Aimia (TSX:AIM) is a loyalty and travel consolidator that derives its revenues from investments in loyalty and travel markets.
Aimia completed the sale of Aeroplan in January this year for cash consideration of $450 million and the transfer of $1.9 billion in liabilities. The consortium includes Air Canada, TD Bank, CIBC and Visa Canada Corp. This was a controversial sale.
An interpretation of the numbers
For the nine months ended September 30, 2019, the company reports a strong balance sheet with $572 million in retained earnings, up from negative retained earnings of $295 million as at December 31, 2018. This is due to the sale of Aeroplan that allowed Aimia to pay off its debts and increase its retained earnings balance.
In absence of Aeroplan, the company reports total assets of $709 million on $137 million in liabilities. This is a good sign for investors, as it suggests that the company isn’t heavily leveraged.
Looking at the statement of operations, the company reports revenues of $99 million for the nine months ended September 30, 2019, down from $175 million the prior year. Despite this, pre-tax income is up to $52 million from a $14 million pre-tax loss in 2018.
Cash flows are hard to gauge in this period due to the sale of Aeroplan. Aside from the sale, the company spent $183 million to purchase and cancel shares and paid $74 million in dividends during this period.
But wait, there’s more
Looking at the company’s notes to its financials highlights a couple of important items.
First, the company repaid the entirety of its $300.9 million of long-term debt using proceeds from the sale of Aeroplan. The pay down of debt consisted of a $51.1 million reduction in its operating facilities and a $250 million payment of its senior unsecured notes.
This represents fiscal responsibility on the part of management, as interest on debt usually represents a material amount of total expenses. By eliminating its debt, Aimia is no longer required to make interest payments.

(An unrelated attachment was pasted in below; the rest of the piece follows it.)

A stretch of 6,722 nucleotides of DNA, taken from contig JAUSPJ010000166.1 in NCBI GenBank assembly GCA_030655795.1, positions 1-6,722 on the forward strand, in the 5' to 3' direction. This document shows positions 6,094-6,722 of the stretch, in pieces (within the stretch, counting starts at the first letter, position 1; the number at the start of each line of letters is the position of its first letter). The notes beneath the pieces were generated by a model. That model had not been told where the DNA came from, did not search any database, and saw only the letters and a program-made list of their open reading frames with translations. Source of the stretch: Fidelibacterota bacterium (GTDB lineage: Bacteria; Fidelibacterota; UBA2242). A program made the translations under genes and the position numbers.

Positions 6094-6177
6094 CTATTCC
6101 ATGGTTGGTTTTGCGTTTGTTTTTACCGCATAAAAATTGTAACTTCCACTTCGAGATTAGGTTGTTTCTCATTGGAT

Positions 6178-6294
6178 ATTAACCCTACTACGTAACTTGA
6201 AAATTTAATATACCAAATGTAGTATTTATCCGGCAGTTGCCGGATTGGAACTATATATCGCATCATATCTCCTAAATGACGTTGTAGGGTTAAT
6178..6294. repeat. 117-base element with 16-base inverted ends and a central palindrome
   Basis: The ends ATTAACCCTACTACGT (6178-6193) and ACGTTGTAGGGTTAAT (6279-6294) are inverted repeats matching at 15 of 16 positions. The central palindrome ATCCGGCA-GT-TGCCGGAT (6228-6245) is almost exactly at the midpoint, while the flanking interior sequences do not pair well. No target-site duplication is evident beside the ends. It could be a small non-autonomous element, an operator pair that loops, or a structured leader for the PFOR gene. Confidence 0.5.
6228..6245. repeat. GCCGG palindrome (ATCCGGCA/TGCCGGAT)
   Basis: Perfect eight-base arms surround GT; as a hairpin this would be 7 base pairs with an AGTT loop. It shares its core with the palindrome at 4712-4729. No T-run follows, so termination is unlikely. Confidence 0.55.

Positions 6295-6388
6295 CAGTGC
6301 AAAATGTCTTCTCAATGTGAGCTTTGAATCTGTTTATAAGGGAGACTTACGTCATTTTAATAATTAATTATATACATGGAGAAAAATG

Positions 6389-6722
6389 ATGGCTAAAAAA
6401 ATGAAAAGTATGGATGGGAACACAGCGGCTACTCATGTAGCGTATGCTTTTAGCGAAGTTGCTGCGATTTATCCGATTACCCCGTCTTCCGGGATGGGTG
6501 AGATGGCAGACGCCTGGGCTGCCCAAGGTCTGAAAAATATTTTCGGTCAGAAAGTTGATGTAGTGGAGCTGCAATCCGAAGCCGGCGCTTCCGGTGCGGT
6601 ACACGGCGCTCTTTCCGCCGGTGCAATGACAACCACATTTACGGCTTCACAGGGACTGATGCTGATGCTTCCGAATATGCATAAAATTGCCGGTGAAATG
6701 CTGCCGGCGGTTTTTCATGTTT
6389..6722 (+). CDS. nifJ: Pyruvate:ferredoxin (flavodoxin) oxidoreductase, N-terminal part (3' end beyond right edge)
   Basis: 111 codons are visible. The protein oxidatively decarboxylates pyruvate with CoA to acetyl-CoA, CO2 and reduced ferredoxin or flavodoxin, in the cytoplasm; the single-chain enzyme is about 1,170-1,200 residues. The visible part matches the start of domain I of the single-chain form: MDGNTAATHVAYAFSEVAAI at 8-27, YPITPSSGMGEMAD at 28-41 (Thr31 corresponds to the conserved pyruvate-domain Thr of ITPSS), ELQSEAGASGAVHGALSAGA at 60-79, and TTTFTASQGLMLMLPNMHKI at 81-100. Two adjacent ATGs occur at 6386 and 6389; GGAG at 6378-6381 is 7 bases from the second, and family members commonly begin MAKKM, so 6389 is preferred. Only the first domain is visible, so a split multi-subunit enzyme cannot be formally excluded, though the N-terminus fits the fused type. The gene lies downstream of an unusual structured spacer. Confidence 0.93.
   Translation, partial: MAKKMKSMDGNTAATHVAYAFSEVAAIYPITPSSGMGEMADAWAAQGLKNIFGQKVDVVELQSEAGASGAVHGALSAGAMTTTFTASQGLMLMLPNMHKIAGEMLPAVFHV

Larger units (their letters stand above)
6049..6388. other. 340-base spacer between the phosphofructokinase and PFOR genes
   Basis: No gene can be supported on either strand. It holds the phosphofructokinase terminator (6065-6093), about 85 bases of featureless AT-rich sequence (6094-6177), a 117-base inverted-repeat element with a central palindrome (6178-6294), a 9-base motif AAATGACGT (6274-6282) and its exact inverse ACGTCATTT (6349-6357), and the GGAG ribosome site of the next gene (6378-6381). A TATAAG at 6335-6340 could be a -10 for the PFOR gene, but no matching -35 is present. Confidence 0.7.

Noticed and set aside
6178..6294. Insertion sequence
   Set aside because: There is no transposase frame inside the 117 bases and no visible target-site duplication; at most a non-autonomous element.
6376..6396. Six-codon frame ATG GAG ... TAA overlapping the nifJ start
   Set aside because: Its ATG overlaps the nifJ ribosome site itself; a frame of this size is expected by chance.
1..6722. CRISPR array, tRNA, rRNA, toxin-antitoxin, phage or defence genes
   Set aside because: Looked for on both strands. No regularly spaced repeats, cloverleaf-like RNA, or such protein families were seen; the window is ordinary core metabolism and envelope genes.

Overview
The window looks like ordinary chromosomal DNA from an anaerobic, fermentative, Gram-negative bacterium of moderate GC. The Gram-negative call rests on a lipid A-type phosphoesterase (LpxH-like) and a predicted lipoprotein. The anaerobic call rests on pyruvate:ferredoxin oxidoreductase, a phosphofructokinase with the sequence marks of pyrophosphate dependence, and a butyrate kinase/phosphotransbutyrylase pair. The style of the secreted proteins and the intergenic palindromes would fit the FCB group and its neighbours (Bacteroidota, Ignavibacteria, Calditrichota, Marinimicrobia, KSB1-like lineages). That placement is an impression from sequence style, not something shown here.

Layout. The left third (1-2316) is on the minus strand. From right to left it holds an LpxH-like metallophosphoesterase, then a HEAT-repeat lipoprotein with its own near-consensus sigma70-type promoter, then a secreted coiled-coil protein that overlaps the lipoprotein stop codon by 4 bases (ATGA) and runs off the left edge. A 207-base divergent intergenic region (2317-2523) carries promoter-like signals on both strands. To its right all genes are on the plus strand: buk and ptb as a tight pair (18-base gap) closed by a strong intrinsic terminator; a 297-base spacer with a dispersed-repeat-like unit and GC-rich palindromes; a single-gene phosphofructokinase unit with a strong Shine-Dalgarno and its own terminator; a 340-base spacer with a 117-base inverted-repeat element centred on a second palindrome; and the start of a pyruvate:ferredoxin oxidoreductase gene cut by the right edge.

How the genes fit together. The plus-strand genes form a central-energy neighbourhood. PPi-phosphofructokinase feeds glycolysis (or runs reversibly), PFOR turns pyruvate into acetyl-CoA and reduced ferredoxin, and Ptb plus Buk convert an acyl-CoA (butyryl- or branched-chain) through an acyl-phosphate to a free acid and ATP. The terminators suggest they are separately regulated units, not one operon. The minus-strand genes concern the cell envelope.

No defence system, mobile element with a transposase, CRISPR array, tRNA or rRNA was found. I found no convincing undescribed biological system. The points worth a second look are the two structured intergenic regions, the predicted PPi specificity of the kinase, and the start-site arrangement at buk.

Second, the company is suing Mittleman Brothers, LLC for $50 million on the grounds that it allegedly engineered a campaign to take over the company.
The firm filed a counterclaim against Aimia and is requesting $125 million in compensatory and punitive damages and $30 million in compensatory damages in connection with the sale of Aeroplan.
While the outcome of the lawsuits can’t be determined, investors should look into the ongoing legal dispute before making an investment decision.
Third, the company issued a substantial issuer bid (SIB) in March, 2019 for $150.8 million, which it used to purchase and cancel 34,887,702 common shares. SIBs are issued when a company’s normal course issuer bid has been maxed out, which sends a strong signal that management believes shares prices are undervalued.
Investors looking to diversify their portfolio and purchase shares of a loyalty program investment company should consider buying shares of Aimia. Fool contributor David Jagielski begs to differ.
Although it isn’t crystal clear as to the company’s strategy, Aimia reports a solid balance sheet, no long-term debt and recently issued a SIB, indicating an undervalued share price.
Investors who are worried about Aimia’s ability to generate future revenues in the absence of Aeroplan are justified. That said, I believe that Aimia is well positioned to make a name for itself in the loyalty industry once again.
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Fool contributor Chen Liu has no position in any of the stocks mentioned.